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Between Subversion and Innovation
It is generally agreed that there is significant irony in the Bible. However, to date no work has been published in biblical scholarship that on the one hand includes interpretations of both Hebrew Bible and New Testament writings under the perspective of irony, and on the other hand offers a panorama of the approaches to the different types and functions of irony in biblical texts.

The following volume: (1) reevaluates scholarly definitions of irony and the use of the term in biblical research; (2) builds on existing methods of interpretation of ironic texts; (3) offers judicious analyses of methodological approaches to irony in the Bible; and (4) develops fresh insights into biblical passages.
Postcolonial Studies in the Twenty-First Century
Literature for Our Times offers the widest range of essays on present and future directions in postcolonial studies ever gathered together in one volume. Demonstrating the capacity of different approaches and methodologies to ‘live together’ in a spirit of ‘convivial democracy’, these essays range widely across regions, genres, and themes to suggest the many different directions in which the field is moving. Beginning with an engagement with global concerns such as world literatures and cosmopolitanism, translation, diaspora and migrancy, established and emerging critics demonstrate the ways in which postcolonial analysis continues to offer valuable ways of analysing the pressing issues of a globalizing world. The field of Dalit studies is added to funda¬mental interests in gender, race, and indigeneity, while the neglected site of the post¬colonial city, the rising visibility of terrorism, and the continuing importance of trauma and loss are all addressed through an analysis of particular texts. In all of these ap¬proaches, the versatility and adaptability of postcolonial theory is seen at its most energetic.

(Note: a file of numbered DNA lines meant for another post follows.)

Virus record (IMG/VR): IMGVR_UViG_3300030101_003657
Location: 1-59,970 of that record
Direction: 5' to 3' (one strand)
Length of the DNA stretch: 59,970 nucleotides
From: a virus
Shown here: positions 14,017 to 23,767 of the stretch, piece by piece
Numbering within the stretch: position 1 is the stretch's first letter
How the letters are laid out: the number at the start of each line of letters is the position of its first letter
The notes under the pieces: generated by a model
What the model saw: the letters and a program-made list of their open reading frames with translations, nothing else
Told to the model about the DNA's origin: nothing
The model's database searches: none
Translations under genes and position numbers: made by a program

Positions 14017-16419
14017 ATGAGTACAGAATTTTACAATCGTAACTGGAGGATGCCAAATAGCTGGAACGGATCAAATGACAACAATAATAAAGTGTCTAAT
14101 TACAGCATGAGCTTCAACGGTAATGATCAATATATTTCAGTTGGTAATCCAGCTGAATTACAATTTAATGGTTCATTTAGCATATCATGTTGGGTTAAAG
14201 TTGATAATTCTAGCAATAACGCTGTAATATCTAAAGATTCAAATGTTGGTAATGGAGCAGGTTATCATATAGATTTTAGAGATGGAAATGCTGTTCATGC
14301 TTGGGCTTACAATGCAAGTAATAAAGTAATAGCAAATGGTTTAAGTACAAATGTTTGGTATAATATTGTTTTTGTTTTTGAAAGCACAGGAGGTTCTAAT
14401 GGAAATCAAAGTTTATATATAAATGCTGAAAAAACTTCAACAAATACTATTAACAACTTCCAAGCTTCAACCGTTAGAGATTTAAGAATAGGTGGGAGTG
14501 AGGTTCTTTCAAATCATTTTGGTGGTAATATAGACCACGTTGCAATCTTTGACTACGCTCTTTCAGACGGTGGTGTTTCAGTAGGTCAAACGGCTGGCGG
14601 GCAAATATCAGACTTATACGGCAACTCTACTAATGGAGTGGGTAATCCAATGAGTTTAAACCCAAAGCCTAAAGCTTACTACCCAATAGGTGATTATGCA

Contributors: Satish Aikant, Jeannette Armstrong, John Clement Ball, Elena Basile, Nela Bureu Ramos, Debjani Ganguly, K.A. Geetha, Henry A. Giroux, John C. Hawley, Sissy Helff, Feroza Jussawalla, Chelva Kanaganayakam, Dorothy Lane, Pamela McCallum, Sam McKegney, Michaela Moura–Koçoğlu, Angelie Multani, Kavita Ivy Nandan, Stephen Ney, Ngugi wa Thiong’o, Mumia G. Osaaji, Marilyn Adler Papayanis, Summer Pervez, Fred Ribkoff, Daniel Sanjiv Roberts, Anjali Gera Roy, Frank Schulze–Engler, Paul Sharrad, Lincoln Z. Shlensky, K. Satyanarayana, Vandana Saxena, P. Sivakami, Pilar Somacarrera, Susan Spearey, Cheryl Stobie, Robert J.C. Young
Letters, Speeches, and Unpublished Writings, 1898–1929
Zitkala-Ša: Letters, Speeches, and Unpublished Writings, 1898–1929, edited by Tadeusz Lewandowski, offers a fascinating, intimate portrait of the Yankton Sioux writer and activist Gertrude Simmons Bonnin (1876–1938).

Gertrude Bonnin, better known by her Lakota name, Zitkala-Ša, was one of the most prominent American Indians of the early 20th century. A talented writer, orator, and musician, she devoted much of her life to the protection of Native peoples. As such, Bonnin corresponded with many other distinguished persons within the early Native rights movement, including Carlos Montezuma, Richard Henry Pratt, and Arthur C. Parker, as well as Fathers Martin Kenel and William H. Ketcham of the Bureau of Catholic Indian Missions. This volume gathers together Bonnin’s letters, lesser-known writings and speeches, illuminating her private and public struggles.
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How has modern Chinese literature emerged from the collision of domestic social upheaval, foreign inspiration and sparks of creative genius during the past century? Sihe Chen explores this question from a global perspective, analysing how Chinese authors assimilated Western literary movements to create new forms of expression adapted to a society in rapid transformation. The author then examines these global influences in the works of selected contemporary Chinese novelists and poets. He shows that the problems these writers confront are common to all peoples and that Chinese literature expresses not only the story of China, but also that of humanity.